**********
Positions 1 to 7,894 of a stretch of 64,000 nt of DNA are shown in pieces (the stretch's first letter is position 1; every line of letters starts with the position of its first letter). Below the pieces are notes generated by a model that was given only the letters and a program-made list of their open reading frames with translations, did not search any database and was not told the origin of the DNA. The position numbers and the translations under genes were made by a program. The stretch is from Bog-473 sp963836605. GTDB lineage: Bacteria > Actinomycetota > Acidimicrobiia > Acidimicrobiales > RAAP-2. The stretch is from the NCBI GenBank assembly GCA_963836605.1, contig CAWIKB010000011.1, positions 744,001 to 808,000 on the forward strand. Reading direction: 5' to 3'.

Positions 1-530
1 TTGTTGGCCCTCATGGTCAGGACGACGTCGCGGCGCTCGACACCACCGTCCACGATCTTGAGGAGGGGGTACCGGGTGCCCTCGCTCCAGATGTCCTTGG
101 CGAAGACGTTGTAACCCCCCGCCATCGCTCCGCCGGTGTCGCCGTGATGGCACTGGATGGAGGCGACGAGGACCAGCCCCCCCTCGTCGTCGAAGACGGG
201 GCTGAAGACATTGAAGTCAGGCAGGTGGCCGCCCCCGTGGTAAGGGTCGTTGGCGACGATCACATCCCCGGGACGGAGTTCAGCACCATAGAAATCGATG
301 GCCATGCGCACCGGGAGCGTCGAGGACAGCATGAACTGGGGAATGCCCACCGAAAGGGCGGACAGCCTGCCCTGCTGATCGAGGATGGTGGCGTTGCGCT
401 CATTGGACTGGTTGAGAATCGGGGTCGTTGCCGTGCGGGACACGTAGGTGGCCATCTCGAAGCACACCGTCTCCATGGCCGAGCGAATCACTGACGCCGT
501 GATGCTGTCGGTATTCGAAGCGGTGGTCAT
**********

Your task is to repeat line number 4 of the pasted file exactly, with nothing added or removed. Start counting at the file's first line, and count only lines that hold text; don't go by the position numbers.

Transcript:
101 CGAAGACGTTGTAACCCCCCGCCATCGCTCCGCCGGTGTCGCCGTGATGGCACTGGATGGAGGCGACGAGGACCAGCCCCCCCTCGTCGTCGAAGACGGG